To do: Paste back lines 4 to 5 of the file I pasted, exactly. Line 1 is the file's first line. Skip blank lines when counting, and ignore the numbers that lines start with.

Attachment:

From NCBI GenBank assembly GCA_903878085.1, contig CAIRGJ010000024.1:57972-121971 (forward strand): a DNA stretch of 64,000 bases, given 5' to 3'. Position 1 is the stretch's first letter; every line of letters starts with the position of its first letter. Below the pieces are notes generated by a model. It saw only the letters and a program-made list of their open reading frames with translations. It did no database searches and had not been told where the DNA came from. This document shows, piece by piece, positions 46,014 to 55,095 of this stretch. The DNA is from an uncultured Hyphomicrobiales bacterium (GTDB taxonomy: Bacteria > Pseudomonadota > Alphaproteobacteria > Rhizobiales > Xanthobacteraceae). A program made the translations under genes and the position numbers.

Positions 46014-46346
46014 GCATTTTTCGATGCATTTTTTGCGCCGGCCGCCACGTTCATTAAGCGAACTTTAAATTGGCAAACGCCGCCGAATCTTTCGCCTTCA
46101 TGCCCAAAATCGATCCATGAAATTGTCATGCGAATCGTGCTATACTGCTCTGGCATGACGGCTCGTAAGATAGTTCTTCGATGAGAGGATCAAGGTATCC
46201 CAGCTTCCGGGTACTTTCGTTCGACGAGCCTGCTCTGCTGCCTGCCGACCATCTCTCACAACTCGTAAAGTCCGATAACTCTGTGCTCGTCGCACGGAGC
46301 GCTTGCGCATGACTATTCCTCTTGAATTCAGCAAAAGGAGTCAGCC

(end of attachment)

46101 TGCCCAAAATCGATCCATGAAATTGTCATGCGAATCGTGCTATACTGCTCTGGCATGACGGCTCGTAAGATAGTTCTTCGATGAGAGGATCAAGGTATCC
46201 CAGCTTCCGGGTACTTTCGTTCGACGAGCCTGCTCTGCTGCCTGCCGACCATCTCTCACAACTCGTAAAGTCCGATAACTCTGTGCTCGTCGCACGGAGC